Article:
CIA: We orchestrated the 1953 Iran coup


An Iranian woman walks past a mural painting of a revolver on the walls of the former US embassy in Tehran during a protest marking the 27th anniversary of the seizure of the US diplomatic mission by Islamist students.

The CIA has publicly admitted that it organized the coup in Iran that ousted democratically elected Iranian Prime Minister Mohammad Mossadegh in 1953.

While US officials have previously acknowledged that the United States played a role in overthrowing Mossadegh after he attempted to nationalize oil production in Iran, this is the first time the CIA has admitted responsibility for the coup in declassified documents.

"The military coup that overthrew Mossadeq and his National Front cabinet was carried out under CIA direction as an act of US foreign policy, conceived and approved at the highest levels of government," reads a document given to the independent National Security Archive research institute at George Washington University under the Freedom of Information Act and published Monday.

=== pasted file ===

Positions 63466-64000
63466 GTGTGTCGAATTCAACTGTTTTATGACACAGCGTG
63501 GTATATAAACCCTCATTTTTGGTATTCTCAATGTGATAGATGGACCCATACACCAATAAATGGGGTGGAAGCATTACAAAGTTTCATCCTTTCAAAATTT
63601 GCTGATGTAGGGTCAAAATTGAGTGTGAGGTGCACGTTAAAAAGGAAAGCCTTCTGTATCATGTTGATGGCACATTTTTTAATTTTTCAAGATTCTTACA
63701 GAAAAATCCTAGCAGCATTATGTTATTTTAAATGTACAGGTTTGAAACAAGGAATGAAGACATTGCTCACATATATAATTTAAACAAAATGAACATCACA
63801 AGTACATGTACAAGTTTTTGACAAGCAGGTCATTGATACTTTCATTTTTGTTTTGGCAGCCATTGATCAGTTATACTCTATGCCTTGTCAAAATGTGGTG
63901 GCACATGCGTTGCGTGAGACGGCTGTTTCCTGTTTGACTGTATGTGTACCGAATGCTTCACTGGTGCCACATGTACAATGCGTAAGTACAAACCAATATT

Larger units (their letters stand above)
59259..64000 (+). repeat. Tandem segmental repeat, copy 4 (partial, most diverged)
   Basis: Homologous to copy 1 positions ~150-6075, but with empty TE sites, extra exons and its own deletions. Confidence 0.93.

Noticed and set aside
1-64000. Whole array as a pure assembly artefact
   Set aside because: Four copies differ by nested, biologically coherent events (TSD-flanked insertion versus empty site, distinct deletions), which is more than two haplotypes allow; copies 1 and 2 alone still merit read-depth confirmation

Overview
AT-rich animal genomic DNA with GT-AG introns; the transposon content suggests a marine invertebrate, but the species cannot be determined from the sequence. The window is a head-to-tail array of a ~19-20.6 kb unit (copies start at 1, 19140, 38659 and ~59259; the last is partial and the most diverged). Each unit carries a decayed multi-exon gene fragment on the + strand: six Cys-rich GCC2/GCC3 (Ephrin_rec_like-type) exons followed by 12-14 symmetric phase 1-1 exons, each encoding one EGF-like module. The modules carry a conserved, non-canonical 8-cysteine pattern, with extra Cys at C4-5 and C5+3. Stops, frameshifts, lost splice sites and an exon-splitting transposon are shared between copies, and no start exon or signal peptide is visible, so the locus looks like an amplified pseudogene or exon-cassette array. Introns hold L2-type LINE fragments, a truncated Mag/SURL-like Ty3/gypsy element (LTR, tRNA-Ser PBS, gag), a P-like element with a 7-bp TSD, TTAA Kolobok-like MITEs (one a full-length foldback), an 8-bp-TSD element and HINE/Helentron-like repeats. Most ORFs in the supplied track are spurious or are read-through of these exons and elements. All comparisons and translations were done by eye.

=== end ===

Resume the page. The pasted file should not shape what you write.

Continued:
According to the documents obtained by the GW research group, the coup operation was codenamed TPAJAX and organized with help from Britain's MI6. (The UK government has never publicly admitted to having a role.)

"[I]t was estimated that Iran was in real danger of falling behind the Iron Curtain; if that happened it would mean a victory for the Soviets in the Cold War and a major setback for the West in the Middle East," coup planner Donald Wilber wrote in another document.

After the coup, pro-western Iranian leader Shah Mohammad Reza Pahlavi returned to Iran and ruled for 26 years, until he was toppled in the 1979 Islamic revolution.

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